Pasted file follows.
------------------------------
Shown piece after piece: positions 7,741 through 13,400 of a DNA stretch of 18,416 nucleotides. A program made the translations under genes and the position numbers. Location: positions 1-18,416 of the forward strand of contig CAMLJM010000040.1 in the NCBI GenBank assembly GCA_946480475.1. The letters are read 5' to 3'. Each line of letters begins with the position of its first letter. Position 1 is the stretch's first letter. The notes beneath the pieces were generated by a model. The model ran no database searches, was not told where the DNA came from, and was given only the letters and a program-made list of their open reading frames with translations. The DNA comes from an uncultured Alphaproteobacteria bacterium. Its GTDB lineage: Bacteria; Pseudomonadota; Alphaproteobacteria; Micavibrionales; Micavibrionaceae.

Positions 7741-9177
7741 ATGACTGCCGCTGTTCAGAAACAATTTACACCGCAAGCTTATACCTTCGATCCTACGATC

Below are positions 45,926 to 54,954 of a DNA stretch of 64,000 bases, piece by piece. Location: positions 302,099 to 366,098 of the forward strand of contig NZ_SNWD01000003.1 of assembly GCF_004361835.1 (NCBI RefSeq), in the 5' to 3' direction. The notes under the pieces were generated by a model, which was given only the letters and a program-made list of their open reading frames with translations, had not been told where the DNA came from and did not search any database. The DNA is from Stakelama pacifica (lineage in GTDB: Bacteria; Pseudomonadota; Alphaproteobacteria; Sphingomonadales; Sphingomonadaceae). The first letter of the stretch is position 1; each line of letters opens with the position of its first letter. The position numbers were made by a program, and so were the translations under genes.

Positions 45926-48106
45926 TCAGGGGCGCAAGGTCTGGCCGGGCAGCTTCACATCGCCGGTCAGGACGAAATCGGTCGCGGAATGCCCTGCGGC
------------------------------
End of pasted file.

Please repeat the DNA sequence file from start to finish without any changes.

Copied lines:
Shown piece after piece: positions 7,741 through 13,400 of a DNA stretch of 18,416 nucleotides. A program made the translations under genes and the position numbers. Location: positions 1-18,416 of the forward strand of contig CAMLJM010000040.1 in the NCBI GenBank assembly GCA_946480475.1. The letters are read 5' to 3'. Each line of letters begins with the position of its first letter. Position 1 is the stretch's first letter. The notes beneath the pieces were generated by a model. The model ran no database searches, was not told where the DNA came from, and was given only the letters and a program-made list of their open reading frames with translations. The DNA comes from an uncultured Alphaproteobacteria bacterium. Its GTDB lineage: Bacteria; Pseudomonadota; Alphaproteobacteria; Micavibrionales; Micavibrionaceae.

Positions 7741-9177
7741 ATGACTGCCGCTGTTCAGAAACAATTTACACCGCAAGCTTATACCTTCGATCCTACGATC

Below are positions 45,926 to 54,954 of a DNA stretch of 64,000 bases, piece by piece. Location: positions 302,099 to 366,098 of the forward strand of contig NZ_SNWD01000003.1 of assembly GCF_004361835.1 (NCBI RefSeq), in the 5' to 3' direction. The notes under the pieces were generated by a model, which was given only the letters and a program-made list of their open reading frames with translations, had not been told where the DNA came from and did not search any database. The DNA is from Stakelama pacifica (lineage in GTDB: Bacteria; Pseudomonadota; Alphaproteobacteria; Sphingomonadales; Sphingomonadaceae). The first letter of the stretch is position 1; each line of letters opens with the position of its first letter. The position numbers were made by a program, and so were the translations under genes.

Positions 45926-48106
45926 TCAGGGGCGCAAGGTCTGGCCGGGCAGCTTCACATCGCCGGTCAGGACGAAATCGGTCGCGGAATGCCCTGCGGC